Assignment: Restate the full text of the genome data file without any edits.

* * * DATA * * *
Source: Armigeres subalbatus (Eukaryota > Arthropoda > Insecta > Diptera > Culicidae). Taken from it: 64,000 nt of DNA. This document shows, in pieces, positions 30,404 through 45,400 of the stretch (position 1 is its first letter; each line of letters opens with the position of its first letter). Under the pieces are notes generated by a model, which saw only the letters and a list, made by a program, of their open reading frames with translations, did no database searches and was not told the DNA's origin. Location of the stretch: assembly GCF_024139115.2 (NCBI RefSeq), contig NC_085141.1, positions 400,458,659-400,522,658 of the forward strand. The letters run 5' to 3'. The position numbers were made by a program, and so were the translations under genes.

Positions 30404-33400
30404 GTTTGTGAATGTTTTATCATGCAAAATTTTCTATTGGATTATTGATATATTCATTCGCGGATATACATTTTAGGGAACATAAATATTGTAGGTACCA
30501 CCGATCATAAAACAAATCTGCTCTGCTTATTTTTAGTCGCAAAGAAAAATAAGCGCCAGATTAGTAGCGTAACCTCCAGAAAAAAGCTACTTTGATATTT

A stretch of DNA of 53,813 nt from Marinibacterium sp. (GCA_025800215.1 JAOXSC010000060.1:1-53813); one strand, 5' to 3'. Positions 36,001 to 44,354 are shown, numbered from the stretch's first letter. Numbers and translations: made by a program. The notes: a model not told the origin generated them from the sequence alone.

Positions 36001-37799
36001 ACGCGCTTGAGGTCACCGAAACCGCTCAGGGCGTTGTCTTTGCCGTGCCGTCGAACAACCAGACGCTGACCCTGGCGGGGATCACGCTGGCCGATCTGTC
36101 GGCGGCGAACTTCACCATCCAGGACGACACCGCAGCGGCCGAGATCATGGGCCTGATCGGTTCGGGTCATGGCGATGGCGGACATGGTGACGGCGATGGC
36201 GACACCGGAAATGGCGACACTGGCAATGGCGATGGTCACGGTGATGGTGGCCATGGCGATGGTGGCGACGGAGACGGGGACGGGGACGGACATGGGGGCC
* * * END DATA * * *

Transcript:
Source: Armigeres subalbatus (Eukaryota > Arthropoda > Insecta > Diptera > Culicidae). Taken from it: 64,000 nt of DNA. This document shows, in pieces, positions 30,404 through 45,400 of the stretch (position 1 is its first letter; each line of letters opens with the position of its first letter). Under the pieces are notes generated by a model, which saw only the letters and a list, made by a program, of their open reading frames with translations, did no database searches and was not told the DNA's origin. Location of the stretch: assembly GCF_024139115.2 (NCBI RefSeq), contig NC_085141.1, positions 400,458,659-400,522,658 of the forward strand. The letters run 5' to 3'. The position numbers were made by a program, and so were the translations under genes.

Positions 30404-33400
30404 GTTTGTGAATGTTTTATCATGCAAAATTTTCTATTGGATTATTGATATATTCATTCGCGGATATACATTTTAGGGAACATAAATATTGTAGGTACCA
30501 CCGATCATAAAACAAATCTGCTCTGCTTATTTTTAGTCGCAAAGAAAAATAAGCGCCAGATTAGTAGCGTAACCTCCAGAAAAAAGCTACTTTGATATTT

A stretch of DNA of 53,813 nt from Marinibacterium sp. (GCA_025800215.1 JAOXSC010000060.1:1-53813); one strand, 5' to 3'. Positions 36,001 to 44,354 are shown, numbered from the stretch's first letter. Numbers and translations: made by a program. The notes: a model not told the origin generated them from the sequence alone.

Positions 36001-37799
36001 ACGCGCTTGAGGTCACCGAAACCGCTCAGGGCGTTGTCTTTGCCGTGCCGTCGAACAACCAGACGCTGACCCTGGCGGGGATCACGCTGGCCGATCTGTC
36101 GGCGGCGAACTTCACCATCCAGGACGACACCGCAGCGGCCGAGATCATGGGCCTGATCGGTTCGGGTCATGGCGATGGCGGACATGGTGACGGCGATGGC
36201 GACACCGGAAATGGCGACACTGGCAATGGCGATGGTCACGGTGATGGTGGCCATGGCGATGGTGGCGACGGAGACGGGGACGGGGACGGACATGGGGGCC